Elvis’s parents tried to fit themselves and their children into ‘white’ society.
He attended Toodyay Convent, as did Frances, played football for Toodyay Football Club and attended dances at the town hall where he remembers being a very popular dance partner with the white ladies.
Elvis still loves dancing – it is part of his traditional culture – and he recalls big groups of Noongar men gathering in Northam to dance The Stomp, a 1960s dance craze that was banned by some shire councils.
Elvis was born in 1958 when Aboriginal people weren’t counted as part of the Australian population.
Those in WA were barred from voting in state or federal elections and most were paid only minimum wages, if any at all.
It was not until the nation’s historic 1967 referendum that Aboriginal people gained the same citizenship rights as other Australians.
Elvis’s father, Eric Moody junior, was the first Aboriginal person in Toodyay to buy his own home, in Goddard Street.
Elvis’s relationship with the Avon River as he grew up was more a practical one, spearing cobbler from the riverbank for food, diving for turtles, digging up jilgies from the riverbank and scooping up fresh water for drinking.
The river was also a refuge and a playground.
Elvis says he has always felt a special connection to it and was devastated when the Avon was bulldozed in the 1950s and ’60s as part of the ‘River Training Scheme” to prevent flooding, which he says ruined it.
When I ask Elvis about the Waugul or Rainbow Snake, he says he didn’t really learn about the Dreamtime Spirit until he was an adult.
Elvis married a Koori woman, Narrelle (dec.) from Narromine near Dubbo in NSW.
The couple and their six children spent many years working at Coolgardie’s Christian Aboriginal Parent Directed School.
Elvis and Narrelle were house parents and one of Elvis’s duties was to drive the students back to their remote communities at school holiday time.
He learned about Aboriginal lore, culture and Dreamtime stories from spending time with full-blood tribal men in remote communities.
In recent years, Elvis’s family in Northam has been involved with the establishment of that town’s Bilya Koort Boodja Cultural Centre next to the Avon River and a revival of local Noongar language.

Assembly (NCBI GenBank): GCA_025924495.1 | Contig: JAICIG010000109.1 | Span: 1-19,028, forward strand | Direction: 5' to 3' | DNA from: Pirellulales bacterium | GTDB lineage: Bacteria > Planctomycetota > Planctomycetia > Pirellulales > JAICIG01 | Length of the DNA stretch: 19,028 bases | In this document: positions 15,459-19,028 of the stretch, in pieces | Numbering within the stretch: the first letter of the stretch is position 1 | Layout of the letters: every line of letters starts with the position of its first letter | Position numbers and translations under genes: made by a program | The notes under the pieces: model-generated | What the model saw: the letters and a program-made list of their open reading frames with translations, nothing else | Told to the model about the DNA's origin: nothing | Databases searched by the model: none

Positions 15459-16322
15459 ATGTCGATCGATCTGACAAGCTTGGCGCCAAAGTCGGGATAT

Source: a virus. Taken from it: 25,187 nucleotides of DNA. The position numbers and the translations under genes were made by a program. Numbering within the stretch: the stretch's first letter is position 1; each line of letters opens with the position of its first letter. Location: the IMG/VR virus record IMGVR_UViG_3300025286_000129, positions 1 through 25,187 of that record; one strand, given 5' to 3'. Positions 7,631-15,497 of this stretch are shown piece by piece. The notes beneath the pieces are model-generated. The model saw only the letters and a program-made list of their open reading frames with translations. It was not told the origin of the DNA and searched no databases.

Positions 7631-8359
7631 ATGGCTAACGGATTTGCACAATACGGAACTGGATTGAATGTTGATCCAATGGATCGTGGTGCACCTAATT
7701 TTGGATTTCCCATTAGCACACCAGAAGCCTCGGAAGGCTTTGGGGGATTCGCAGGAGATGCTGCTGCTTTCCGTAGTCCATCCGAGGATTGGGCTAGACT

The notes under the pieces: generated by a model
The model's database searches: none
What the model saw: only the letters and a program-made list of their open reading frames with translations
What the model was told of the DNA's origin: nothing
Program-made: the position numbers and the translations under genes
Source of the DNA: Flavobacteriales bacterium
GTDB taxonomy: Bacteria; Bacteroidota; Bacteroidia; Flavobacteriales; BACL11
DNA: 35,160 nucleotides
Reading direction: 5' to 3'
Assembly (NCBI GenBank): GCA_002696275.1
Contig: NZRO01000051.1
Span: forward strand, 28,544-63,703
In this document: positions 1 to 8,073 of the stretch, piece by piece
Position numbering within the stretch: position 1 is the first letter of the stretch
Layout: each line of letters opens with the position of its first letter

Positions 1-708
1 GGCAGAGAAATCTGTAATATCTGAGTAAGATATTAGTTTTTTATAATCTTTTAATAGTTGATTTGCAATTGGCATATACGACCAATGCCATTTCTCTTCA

Elvis is a bowel cancer survivor and has returned to his hometown of Toodyay to settle down.
He spends his time walking the river, carving emu eggs, painting fantastic art, making didgeridoos and tapping sticks, and illustrating children’s storybooks.
He makes frequent trips to Coolgardie, where his work is exhibited for sale at Judumul Art Centre, to yarn with full-blood Aboriginal people.
WA’s Protector of Aborigines – Neville the Devil – had a vision for the future of full-blood Aboriginal people.
Like many others of that era until the 1950s he believed they would die out from lack of food, as their traditional food sources were being denied to them.
The idea was “half-castes” would “assimilate” into white society and Australians would eventually forget that Aboriginal people ever existed.
But the world’s oldest living culture has defied the odds and survived as a proud nation with its own distinct languages, art, beliefs, traditions and identity.
This includes beliefs in ancient spirits such as the Waugul that created our natural waterways in the Dreamtime and which welcomes all of us to our country.
Elvis says “Kiya Wanju, Bilya Koort Boodja – welcome to the country of my ancestors, the river, the land, the heart”.
His book Where Wild Emus Roam is available at the Shire of Toodyay Visitor Centre in Piesse Street.